R414 Group Project Mock Court Jury Instructions
You will hear the evidence, decide what the facts are, and then apply those facts to the law that I will give to you. You and only you will be the judges of the facts. You will have to decide what happened. You should not take anything the judge may say or do during the trial as indicating what he/she thinks of the evidence or what your verdict should be. The role of the judge is rule on the law. He/she will make whatever legal decisions have to be made during the course of the trial, and he/she will explain to you the legal principles that must guide you in your decisions. You must follow that law whether you agree with it or not.
First, during the trial and until you have heard all of the evidence and retired to the jury room to deliberate, you are not to discuss the case with anyone, not even among yourselves. There are good reasons for this ban on discussions, the most important being the need for you to keep an open mind throughout the presentation of evidence.
Second, do not try to do any independent research or investigation on your own on matters relating to the case or this type of case. Do not do any research on the internet, for example. You are to decide the case upon the evidence presented at trial and the background of the case presented in CANVAS. In other words, you should not consult reference materials, search the internet, websites, blogs to obtain information about this case or to help you decide the case.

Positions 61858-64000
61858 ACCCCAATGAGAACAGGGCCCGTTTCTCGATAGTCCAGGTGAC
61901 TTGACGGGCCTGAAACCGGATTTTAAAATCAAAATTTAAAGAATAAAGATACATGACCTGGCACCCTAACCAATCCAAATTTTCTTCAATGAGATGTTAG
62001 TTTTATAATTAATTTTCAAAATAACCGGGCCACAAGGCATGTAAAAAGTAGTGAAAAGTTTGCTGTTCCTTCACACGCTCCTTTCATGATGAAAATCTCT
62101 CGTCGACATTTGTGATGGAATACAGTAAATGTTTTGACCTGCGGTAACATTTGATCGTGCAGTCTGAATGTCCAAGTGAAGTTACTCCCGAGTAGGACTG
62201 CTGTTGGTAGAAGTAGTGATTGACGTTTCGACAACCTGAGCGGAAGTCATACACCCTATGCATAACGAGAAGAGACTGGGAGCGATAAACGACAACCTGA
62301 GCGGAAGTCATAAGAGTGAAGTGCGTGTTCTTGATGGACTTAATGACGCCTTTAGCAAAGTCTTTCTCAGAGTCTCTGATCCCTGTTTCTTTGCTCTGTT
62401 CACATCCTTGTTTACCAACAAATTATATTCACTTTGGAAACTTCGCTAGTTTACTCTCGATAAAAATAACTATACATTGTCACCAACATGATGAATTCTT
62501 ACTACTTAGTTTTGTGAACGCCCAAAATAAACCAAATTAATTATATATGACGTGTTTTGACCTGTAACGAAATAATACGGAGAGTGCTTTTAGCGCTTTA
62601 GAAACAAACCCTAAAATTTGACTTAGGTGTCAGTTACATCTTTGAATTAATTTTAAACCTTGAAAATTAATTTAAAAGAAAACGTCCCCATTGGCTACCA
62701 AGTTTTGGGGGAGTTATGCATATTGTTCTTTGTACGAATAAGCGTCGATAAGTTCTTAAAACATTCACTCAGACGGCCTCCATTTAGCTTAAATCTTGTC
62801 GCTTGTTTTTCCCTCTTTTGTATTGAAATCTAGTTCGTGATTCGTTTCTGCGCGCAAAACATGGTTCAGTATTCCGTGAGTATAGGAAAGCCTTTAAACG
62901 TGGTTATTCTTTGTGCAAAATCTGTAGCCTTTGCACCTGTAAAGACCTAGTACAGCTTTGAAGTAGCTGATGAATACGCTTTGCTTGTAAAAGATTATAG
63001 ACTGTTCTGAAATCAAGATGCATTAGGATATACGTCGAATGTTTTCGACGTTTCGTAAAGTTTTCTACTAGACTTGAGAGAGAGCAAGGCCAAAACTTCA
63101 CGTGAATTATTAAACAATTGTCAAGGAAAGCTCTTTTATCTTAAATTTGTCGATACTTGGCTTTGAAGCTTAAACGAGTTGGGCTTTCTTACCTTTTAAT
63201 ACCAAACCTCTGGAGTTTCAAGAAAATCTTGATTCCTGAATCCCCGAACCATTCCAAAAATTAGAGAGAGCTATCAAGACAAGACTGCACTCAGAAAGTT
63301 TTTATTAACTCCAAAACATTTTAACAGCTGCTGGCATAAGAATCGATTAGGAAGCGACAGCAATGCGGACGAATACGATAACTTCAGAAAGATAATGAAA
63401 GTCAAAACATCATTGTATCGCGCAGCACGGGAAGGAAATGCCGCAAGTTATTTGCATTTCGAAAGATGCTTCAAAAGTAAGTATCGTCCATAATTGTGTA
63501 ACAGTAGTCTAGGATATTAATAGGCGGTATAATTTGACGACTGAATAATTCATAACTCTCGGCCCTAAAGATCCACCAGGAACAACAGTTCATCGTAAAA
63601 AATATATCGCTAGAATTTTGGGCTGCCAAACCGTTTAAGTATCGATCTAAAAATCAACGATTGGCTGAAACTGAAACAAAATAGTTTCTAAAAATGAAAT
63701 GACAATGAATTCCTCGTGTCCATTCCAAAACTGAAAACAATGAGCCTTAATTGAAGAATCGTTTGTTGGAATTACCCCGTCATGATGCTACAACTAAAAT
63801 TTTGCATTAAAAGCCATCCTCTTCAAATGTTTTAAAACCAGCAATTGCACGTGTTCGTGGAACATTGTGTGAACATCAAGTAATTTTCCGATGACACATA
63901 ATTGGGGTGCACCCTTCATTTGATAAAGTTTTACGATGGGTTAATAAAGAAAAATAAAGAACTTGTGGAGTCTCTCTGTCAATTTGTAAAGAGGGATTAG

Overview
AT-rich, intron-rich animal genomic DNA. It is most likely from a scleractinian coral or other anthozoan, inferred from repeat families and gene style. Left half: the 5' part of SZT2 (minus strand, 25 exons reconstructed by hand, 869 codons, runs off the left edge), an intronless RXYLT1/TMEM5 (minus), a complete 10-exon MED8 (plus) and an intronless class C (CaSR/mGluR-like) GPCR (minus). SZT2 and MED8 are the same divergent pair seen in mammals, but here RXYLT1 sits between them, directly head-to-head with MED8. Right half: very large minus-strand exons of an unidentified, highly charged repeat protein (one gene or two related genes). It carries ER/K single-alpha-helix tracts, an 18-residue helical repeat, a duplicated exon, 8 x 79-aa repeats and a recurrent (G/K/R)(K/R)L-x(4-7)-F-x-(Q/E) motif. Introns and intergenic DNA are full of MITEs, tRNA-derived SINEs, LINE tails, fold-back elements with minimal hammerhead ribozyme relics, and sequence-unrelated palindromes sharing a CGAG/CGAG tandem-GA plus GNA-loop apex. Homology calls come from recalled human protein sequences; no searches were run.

Again, do not reach any conclusion on the claims [or defenses] until all of the evidence is in. Keep an open mind until you start your deliberations at the end of the case.
The evidence from which you are to find the facts consists of the following:
- The testimony of the witnesses;
- Documents and other things received as exhibits;
- Any facts that are stipulated–that is, formally agreed to by the parties; and
The following things are not evidence:
- Statements, arguments, and questions of the lawyers for the parties in this case;
- Objections by lawyers.
- Any testimony I tell you to disregard; and
- Anything you may see or hear about this case outside the courtroom.
You must make your decision based only on the evidence that you see and hear in court. You should use your common sense in weighing the evidence. Consider it in light of your everyday experience with people and events, and give it whatever weight you believe it deserves. If your experience tells you that certain evidence reasonably leads to a conclusion, you are free to reach that conclusion.
Credibility of Witnesses
In deciding what the facts are, you may have to decide what testimony you believe and what testimony you do not believe. You are the sole judges of the credibility of the witnesses. “Credibility” means whether a witness is worthy of belief. You may believe everything a witness says or only part of it or none of it. In deciding what to believe, you may consider a number of factors, including the following:
(1) the opportunity and ability of the witness to see or hear or know the things the witness testifies to;
(2) the quality of the witness’s understanding and memory;
(3) the witness’s manner while testifying;
(4) whether the witness has an interest in the outcome of the case or any motive, bias or prejudice;